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Employee retention: is it always good?

Often, a high retention rate is a sign of a company's good workplace policies and strong human resources department. But in what instances might retention not be desirable?

When ...

* The employee is in the wrong job for his/her skill level.

* The employee doesn't understand the employer's expectations because there is no clearly defined job description.

* The employee is not being evaluated based on their job description.

* The employee has a behavior issue that is disruptive to the other staff and environment (i.e., performance issues).

A successful employee retention program is based on keeping quality employees, who have been placed in the right position. Hiring the right people and making sure they know and understand their job description is critical to retention programs.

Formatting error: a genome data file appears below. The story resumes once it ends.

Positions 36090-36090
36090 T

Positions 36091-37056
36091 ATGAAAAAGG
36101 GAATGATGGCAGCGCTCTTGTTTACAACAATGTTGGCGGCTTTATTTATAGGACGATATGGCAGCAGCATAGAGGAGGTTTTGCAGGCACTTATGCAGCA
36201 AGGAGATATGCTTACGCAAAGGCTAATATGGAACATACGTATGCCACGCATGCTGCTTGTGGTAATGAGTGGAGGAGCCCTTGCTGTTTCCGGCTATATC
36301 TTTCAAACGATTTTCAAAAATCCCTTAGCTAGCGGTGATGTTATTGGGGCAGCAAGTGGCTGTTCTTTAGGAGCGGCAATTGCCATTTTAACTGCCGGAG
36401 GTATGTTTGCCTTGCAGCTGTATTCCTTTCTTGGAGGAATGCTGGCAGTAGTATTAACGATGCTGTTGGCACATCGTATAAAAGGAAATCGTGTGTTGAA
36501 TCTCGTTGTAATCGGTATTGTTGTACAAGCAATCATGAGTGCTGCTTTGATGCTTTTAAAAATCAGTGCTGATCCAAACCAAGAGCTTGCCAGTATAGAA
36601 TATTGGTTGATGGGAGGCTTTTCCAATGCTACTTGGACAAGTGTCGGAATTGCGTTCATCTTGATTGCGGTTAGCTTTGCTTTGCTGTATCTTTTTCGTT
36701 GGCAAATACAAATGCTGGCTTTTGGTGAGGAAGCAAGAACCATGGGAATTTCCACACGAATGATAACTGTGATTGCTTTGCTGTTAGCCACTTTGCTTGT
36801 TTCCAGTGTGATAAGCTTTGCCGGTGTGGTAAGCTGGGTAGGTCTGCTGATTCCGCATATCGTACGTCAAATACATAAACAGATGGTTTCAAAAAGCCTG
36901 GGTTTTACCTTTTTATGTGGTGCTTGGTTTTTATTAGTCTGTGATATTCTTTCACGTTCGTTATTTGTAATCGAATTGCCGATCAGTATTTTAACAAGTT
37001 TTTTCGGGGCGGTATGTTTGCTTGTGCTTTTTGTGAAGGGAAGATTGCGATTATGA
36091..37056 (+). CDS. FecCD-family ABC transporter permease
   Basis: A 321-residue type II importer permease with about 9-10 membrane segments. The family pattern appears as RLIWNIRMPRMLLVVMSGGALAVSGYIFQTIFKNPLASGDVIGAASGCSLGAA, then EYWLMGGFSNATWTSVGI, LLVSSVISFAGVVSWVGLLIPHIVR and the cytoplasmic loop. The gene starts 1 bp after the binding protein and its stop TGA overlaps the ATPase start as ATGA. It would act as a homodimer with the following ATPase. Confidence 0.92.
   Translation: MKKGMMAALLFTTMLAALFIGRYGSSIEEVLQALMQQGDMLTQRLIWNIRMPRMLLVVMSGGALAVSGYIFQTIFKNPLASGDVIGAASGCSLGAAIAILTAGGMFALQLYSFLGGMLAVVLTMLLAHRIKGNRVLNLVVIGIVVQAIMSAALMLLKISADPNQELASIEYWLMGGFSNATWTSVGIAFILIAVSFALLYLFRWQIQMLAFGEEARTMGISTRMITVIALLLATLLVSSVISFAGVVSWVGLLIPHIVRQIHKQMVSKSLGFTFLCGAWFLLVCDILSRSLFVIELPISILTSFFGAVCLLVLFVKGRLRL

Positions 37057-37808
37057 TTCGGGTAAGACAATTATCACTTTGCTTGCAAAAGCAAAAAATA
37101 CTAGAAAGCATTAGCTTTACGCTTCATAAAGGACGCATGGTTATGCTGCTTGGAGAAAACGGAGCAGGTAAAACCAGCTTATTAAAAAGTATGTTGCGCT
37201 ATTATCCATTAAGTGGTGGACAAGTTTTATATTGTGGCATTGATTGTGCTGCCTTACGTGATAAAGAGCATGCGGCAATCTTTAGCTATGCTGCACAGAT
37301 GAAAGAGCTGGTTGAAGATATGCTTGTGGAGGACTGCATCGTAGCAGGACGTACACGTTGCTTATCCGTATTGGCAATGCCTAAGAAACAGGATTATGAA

The first step is to an improved retention rate is to create a detailed job description and present it to the employee or potential hire. Once that has been done, the evaluation tool must be matched to the description, so that the employee is assessed appropriately. If there are performance issues, those must be dealt with immediately by management.

Taking these simple actions can help companies keep quality employees. Generally, employees want to know what you expect of them and communicating this to them will make for better employee relations.

Mario Apruzzese is president of Employees Only in Troy, a Silver-level member of the Detroit Regional Chamber

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Copyright 2004, Gale Group. All rights reserved. Gale Group is a Thomson Corporation Company.

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Title Annotation:Human Resources
Author:Apruzzese, Mario
Geographic Code:1USA
Date:Jun 1, 2004
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